Did you change CSS somewhere and something unexpected happened somewhere else? I have the solution for you.
⚠️ This post is over two years old and may contain some outdated technical information. Please proceed with caution!
Have you ever worked on an application with one huge CSS file and found that when you changed a style rule in one place, something unexpected happened somewhere else? I had this problem a lot in my early days of front end development. It was frustrating! So what can you do to stop this from happening?
You need to scope your style rules!
To scope your CSS means to encapsulate style rules in a systematic way so that they apply to one particular chunk of HTML only. CSS-in-JS solutions such as Styled Components or CSS modules that ship with front end frameworks have largely solved this problem by scoping styles to your component templates as standard. This means you don't need to worry about classes in one component affecting the styling of another component — even if you use the same class name. Nice!
But what if you're just starting out, and you want to focus on building out pure CSS in a systematic way without getting bogged down with CSS-in-JS?
Working in pure CSS
In order to scope your styles in pure CSS, the aim is to declare your CSS classes specifically and solely for individual HTML components. Style rules should be purposefully verbose and self-documenting, without relying on inheritance or default browser behaviour. This type of system discourages the use of utility classes reused across multiple components because this is where you can run into the problems described at the beginning of the post. If you change the style properties of a utility class used in multiple components, it could affect the layout of your whole application — sometimes with very undesirable results!
Let's take a look at how we can harness the power of a system like BEM.
What does BEM stand for?
BEM stands for block, element, modifier, and it's a super-handy system to help you scope CSS style properties to blocks of HTML. What's more, it encourages you to make your HTML and CSS descriptive and self-documenting — helping identify the purpose and intended function of the CSS classes in the code itself.
Other class naming conventions exist alongside BEM to help you scope styles when writing HTML and CSS — such as OOCSS and SMACSS. You can even roll your own system! But the most important thing to remember is to use a system, stick to that system, and make it work for you.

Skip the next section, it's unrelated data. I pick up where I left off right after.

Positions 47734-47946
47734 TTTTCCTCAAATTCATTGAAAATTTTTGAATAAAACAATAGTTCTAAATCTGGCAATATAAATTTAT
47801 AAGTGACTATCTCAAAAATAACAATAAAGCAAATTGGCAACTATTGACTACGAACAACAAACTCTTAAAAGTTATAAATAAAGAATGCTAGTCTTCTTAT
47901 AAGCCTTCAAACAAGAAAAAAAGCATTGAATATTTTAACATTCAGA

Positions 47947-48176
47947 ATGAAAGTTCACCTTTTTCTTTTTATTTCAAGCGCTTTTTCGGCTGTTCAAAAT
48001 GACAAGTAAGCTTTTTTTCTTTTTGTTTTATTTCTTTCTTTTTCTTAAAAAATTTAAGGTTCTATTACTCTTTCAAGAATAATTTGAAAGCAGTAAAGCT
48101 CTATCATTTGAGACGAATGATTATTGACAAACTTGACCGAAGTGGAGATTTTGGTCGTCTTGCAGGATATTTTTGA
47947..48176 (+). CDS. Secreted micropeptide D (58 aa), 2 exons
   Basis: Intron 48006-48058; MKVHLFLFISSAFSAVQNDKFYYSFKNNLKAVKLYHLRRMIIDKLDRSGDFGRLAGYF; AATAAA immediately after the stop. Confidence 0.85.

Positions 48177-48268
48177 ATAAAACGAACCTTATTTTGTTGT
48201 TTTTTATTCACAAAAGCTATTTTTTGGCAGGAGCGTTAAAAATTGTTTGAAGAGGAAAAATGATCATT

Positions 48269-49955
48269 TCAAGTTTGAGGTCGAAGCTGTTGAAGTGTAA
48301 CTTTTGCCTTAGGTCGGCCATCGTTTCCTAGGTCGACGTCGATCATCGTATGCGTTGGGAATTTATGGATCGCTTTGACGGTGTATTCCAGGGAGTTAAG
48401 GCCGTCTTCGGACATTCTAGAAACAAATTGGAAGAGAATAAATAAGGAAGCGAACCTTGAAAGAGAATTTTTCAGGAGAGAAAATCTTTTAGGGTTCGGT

So, how do we work with BEM?
Block, element, modifier
Let's take a look at the building blocks of BEM.
Block: a chunk of HTML to which you want to scope styles
Element: any element inside that block, name-spaced with your block name
Modifier: a flag to modify styles of an existing element, without creating a separate CSS class
BEM syntax conventions
Use one or two underscores to separate the block name from the element name
Use one or two dashes to separate the element name and its modifier
Use descriptive class names in camelCase
BEM in context
In context, your HTML using the above class names might look like this:
<p class="block__elementOne">This is an element inside a block.</p>
<p class="block__elementOne block__elementOne--modifier">This is an element inside a block, with a modifier.</p>
In a real-life example, with more realistic class names, this might look like:
<p class="container__paragraph">This is a paragraph inside a container.</p>
<p class="container__paragraph container__paragraph--bold">
This is a paragraph inside a container, with a modifier that adds bold styling.
Using the fully-declarative approach, where you don't rely on inheritance or default browser styles, your CSS classes might look like this:
margin: 1rem auto;
font-family: Arial, Helvetica, sans-serif;
margin: 0 0 1rem 0;
Notice how any default browser behaviour we might take for granted has been declared in the above classes — such as
display: block on the
.container <div> element. This is an extremely useful way to ensure that if you need to switch up the HTML elements in your components — for example swapping the
display: block) for a
display: inline) in the above example — the resulting styles of your components are not affected.
Using BEM is not going to solve all your CSS problems (good luck with centring those
<div> elements in your layouts!), but it can help you take a step in the right direction to make your CSS readable, descriptive, and safe from any unexpected results. Again, the most important thing to remember is to use a system, stick to that system, and make it work for you.
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